Finality of inclusion ratio under final sec. 2642 regulations.
Prop. Regs. Sec. 26.2642-5(b) provided for a "later of" rule for determining when the inclusion ratio of a trust (other than a direct skip trust) becomes final. Under this approach, the inclusion ratio becomes final on the later of (1) the expiration of the period for assessment on the first GST tax computed using that inclusion ratio or (2) the termination of the period for assessment of Federal estate tax on the transferor's estate.
With respect to the first part of the "later of" rule, it was unclear how a nontaxable GST would be treated; a literal interpretation would necessitate the paying of a GST tax to trigger its operation. Given this interpretation, a trust's inclusion ratio might never become final when the purported inclusion ratio is zero. The final regulations clarified this by changing the first part to refer to "the first GST tax return filed using that inclusion ratio." This change is consistent with public comments on the proposed regulations, but falls short of being a windfall.
The shortcomings of the "later of" rule are somewhat mitigated by a change made to determining the value of property used to calculate the inclusion ratio. The change made by the final regulations applies to certain transfers made during life to which a timely allocation of GST exemption is made pursuant to Regs. Sec. 26.2632-1 (b) (2) (ii). Regs. Sec. 26.2642-2(a) (1) provides that the value of the denominator of the applicable fraction for these transfers is the property's FMV as finally determined for gift tax purposes. In this instance, the inclusion ratio will effectively become final after the gift tax statute of limitations runs.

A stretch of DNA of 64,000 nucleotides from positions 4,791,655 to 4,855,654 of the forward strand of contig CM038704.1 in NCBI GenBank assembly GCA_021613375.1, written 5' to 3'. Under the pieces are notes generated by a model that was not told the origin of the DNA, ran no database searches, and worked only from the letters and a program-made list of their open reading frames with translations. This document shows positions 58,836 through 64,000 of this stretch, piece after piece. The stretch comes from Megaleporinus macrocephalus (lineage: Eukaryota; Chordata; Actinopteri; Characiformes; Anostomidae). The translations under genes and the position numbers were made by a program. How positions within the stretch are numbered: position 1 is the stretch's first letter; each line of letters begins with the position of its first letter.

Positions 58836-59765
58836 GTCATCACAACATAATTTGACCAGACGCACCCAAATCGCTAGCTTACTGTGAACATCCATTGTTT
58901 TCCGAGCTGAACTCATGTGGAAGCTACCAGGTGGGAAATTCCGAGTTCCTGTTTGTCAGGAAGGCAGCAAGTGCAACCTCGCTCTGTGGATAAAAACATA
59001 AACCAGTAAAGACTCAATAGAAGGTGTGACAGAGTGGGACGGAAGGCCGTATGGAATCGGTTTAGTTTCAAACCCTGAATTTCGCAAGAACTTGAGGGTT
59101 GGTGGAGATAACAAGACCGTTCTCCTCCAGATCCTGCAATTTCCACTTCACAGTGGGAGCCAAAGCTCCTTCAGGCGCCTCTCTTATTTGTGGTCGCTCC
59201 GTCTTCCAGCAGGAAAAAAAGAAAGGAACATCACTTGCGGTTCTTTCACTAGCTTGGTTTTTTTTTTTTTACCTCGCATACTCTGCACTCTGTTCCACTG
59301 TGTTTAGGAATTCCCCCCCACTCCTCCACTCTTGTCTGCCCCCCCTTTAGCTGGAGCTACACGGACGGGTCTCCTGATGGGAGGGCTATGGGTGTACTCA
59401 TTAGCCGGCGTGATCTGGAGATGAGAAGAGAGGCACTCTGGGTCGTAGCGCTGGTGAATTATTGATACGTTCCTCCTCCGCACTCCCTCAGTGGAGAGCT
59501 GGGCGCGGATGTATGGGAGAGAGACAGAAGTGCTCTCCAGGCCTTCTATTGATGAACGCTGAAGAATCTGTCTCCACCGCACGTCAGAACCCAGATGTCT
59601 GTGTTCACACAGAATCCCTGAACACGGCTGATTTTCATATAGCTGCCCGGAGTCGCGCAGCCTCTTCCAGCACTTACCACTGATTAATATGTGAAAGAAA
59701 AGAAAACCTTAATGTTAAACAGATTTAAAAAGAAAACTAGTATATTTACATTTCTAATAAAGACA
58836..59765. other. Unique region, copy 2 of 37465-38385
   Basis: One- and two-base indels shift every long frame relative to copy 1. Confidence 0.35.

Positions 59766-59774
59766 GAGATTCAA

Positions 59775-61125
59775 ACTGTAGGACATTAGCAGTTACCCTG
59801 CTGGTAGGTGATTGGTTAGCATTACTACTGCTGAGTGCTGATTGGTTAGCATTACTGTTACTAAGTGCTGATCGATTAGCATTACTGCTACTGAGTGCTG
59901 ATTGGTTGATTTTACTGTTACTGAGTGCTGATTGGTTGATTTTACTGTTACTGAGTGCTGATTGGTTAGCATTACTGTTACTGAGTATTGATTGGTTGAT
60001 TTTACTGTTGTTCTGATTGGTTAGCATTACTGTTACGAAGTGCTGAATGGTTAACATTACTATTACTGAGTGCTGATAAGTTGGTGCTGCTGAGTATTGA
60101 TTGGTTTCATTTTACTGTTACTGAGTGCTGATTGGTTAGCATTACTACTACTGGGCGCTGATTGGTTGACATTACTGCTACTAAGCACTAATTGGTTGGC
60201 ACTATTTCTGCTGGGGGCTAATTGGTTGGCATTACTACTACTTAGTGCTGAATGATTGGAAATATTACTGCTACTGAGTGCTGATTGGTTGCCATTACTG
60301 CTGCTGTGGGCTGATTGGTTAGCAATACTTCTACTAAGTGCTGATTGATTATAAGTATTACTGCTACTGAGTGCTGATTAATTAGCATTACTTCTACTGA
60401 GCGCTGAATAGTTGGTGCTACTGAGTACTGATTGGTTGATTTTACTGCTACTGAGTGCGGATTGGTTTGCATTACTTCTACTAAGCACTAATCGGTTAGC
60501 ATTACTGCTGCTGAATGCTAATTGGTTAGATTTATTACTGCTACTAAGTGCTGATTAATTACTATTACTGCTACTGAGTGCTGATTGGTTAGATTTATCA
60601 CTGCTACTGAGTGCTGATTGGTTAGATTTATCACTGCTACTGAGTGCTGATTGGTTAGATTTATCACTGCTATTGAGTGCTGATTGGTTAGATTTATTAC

Uncertainty as to the finality of a trust's inclusion ratio creates a host of planning problems, especially when difficult-to-value property is transferred. When GST exemption is allocated by formula to lifetime transfers (permissible under Regs. Sec. 26.2632-1 (b) (2) (i), the determination of the remaining GST exemption remains uncertain. This can make difficult additional lifetime GST planning or testamentary GST planning conditioned on "available GST exemption" (typically a reverse qualified terminable interest property (QTIP) trust created by formula).
Public comments urged changing the "later of" rule to an "earlier of" rule, arguing that there was no need to keep the inclusion ratio open to protect the government's right to a judicial determination of the value of property transferred to the trust. This conclusion was reached despite language in the preamble to the proposed regulations asserting the "later of" rule is necessary, because there may not be a justiciable issue with respect to a claimed inclusion ratio until a tax deficiency can be asserted. The public comments substantiated this conclusion by finding that there was, at least with respect to the initial transfer in trust, a justiciable issue under the estate and gift tax provisions and no reason to extend the period of assessment beyond the period for assessing tax to the applicable transfer. These same comments urged accelerating finality of the inclusion ratio so that gift tax values would become final for inclusion ratio purposes as adjusted in the transferor's estate.